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US Geography


Major Deserts

There are four major deserts in the United States. They are all located in the western portion of the country and are defined to be areas that receive less than ten inches of precipitation (rain, snow, etc.) a year.

Great Basin Desert

The Great Basin Desert is generally considered the largest of the four US deserts. Although we usually think of deserts as being hot, the Great Basin Desert is often very cold and most of the precipitation that falls in the desert is snow. Much of the desert is at high altitudes of 3,000 to 6,000 feet or more.

The Great Basin Desert is located between the Sierra Nevada Mountains and the Rocky Mountains. It is mostly in the state of Nevada, but also parts of California, Idaho, Utah, and Oregon. The region gets so little rain because the Sierra Nevada Mountains form a shield from the winds from the Pacific Ocean, preventing moisture from the air into the region.

Common plants in the desert include sagebrush and shadscale. One of the more unique plants to grow here is the bristlecone pine. This tree is the oldest known living organism in the world. Some of these trees are estimated to have lived for over 5,000 years.

Chihuahuan Desert

The Chihuahuan Desert is located along the border between Mexico and the United States. It occupies portions of southwest Texas, southern New Mexico, and southeast Arizona. The largest part of the desert is in Mexico.

The dominant plant found in the Chihuahuan Desert is the creosote bush. Other plants include yuccas, agaves, prickly-pear cactuses, and various grasses. The Rio Grande River cuts through the desert on its way to the Gulf of Mexico. The Big Bend National Park is also part of Chihuahuan Desert, protecting over 800,000 acres of the desert's plant and wildlife.

Sonoran Desert

The Sonoran Desert is located in Southern California, Arizona, and Mexico. There are two major rivers that flow through the desert: the Colorado River and the Gila River. There are mountains in the desert with wide valleys. The valleys can get extremely hot during the summer.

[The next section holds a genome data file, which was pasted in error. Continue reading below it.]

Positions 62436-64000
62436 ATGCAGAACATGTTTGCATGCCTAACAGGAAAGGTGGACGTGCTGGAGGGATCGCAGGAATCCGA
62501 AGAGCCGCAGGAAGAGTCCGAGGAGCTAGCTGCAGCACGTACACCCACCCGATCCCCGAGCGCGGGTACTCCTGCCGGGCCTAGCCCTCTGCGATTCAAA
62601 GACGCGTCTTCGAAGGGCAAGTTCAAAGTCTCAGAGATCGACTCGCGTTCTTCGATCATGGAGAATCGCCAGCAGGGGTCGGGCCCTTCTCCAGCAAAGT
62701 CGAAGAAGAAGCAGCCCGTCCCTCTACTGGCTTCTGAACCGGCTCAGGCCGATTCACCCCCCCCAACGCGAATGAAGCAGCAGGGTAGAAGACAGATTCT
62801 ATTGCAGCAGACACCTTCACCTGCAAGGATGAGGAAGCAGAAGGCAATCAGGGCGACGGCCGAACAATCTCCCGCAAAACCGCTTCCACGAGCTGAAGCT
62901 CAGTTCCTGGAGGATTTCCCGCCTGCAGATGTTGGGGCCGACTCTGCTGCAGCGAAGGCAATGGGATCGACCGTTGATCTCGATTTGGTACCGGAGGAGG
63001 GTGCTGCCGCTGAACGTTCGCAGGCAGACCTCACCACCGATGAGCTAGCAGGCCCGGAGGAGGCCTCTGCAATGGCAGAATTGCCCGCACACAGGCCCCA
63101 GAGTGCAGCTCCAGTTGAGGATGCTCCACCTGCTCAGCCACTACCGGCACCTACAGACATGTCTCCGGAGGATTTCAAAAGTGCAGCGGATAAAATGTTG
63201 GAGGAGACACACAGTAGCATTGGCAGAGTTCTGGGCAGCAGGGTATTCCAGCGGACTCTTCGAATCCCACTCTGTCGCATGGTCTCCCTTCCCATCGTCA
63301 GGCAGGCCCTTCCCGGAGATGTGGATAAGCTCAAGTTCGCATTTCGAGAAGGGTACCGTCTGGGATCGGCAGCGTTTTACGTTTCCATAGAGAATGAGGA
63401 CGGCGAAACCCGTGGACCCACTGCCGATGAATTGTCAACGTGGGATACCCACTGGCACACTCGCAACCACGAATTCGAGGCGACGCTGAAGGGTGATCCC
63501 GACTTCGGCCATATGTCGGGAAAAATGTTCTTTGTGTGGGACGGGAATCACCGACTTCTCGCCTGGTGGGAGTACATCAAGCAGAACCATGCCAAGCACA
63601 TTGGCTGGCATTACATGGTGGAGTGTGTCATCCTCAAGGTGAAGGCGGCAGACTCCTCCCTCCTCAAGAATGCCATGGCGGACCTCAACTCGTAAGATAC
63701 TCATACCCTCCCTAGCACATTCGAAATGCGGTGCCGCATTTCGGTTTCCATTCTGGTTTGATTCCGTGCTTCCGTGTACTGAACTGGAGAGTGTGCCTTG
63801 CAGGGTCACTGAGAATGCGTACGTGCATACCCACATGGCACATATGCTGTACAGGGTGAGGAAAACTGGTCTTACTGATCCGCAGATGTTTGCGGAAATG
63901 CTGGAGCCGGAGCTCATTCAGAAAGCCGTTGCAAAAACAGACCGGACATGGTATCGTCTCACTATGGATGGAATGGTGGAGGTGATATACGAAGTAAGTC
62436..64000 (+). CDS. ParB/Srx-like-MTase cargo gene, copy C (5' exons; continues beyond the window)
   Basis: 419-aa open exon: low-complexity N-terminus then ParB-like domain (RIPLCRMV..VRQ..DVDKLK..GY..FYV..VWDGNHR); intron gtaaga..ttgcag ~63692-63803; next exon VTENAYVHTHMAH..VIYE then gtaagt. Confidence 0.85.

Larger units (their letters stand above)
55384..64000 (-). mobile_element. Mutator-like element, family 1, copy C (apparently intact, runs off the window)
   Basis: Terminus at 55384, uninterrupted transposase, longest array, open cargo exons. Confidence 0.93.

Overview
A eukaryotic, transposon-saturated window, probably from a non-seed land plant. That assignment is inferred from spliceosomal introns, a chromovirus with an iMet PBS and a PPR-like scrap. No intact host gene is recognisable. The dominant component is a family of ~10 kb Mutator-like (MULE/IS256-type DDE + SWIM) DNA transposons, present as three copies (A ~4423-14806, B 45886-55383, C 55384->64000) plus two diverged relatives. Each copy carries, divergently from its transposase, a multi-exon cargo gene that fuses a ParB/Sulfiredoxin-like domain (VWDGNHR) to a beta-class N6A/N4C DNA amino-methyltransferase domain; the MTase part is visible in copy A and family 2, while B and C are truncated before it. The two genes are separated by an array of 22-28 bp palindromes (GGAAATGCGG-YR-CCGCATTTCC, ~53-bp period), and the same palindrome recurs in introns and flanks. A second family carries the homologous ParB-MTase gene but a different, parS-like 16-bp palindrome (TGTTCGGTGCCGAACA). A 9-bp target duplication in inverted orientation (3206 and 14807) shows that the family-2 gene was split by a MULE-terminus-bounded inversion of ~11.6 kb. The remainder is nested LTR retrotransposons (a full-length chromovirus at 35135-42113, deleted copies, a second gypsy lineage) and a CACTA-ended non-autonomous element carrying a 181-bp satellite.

The desert is perhaps most famous for the saguaro cactus. This cactus can grow to be over 60 feet tall with branches that can sometimes look like arms. Other plants that are common to the Sonoran Desert include the Cholla cactus, beavertail cactus, creosote bush, indigo bush, and the Mormon tea bush. A wide variety of animals live here including lizards, bats, jackrabbits, sparrows, snakes, turtles, and owls.

Saguaro cacti in the Sonoran Desert

Sub-deserts within the Sonoran Desert include the Colorado Desert, Yuma Desert, Tonopah Desert, and the Yuha Desert.

Mojave Desert

The Mojave Desert is located in the southwest United States in California, Nevada, and Arizona. It sits between the Great Basin Desert to the north and the Sonoran Desert to the south.

The desert has extreme elevations which range from a high point of 11,049 feet at Telescope Peak to a low point of 282 feet below sea level at Death Valley. Along with the extremes in elevations comes a wide range of temperatures. The higher elevations can become extremely cold, especially at night. Death Valley, on the other hand, is the hottest place in the United States with a world record high temperature of 134 degrees F and an average annual rainfall of less than 2 inches.

The Mojave Desert is famous for the Joshua Tree (scientific name is yucca brevifolia). Much of the land is sparsely covered with grasses and the creosote bush. The desert is home to a variety of animals including lizards, snakes, the Mojave ground squirrel, rabbits, pronghorns, scorpions, and the kangaroo rat.

More on US geographical features:

Regions of the United States
US Rivers
US Lakes
US Mountain Ranges
US Deserts

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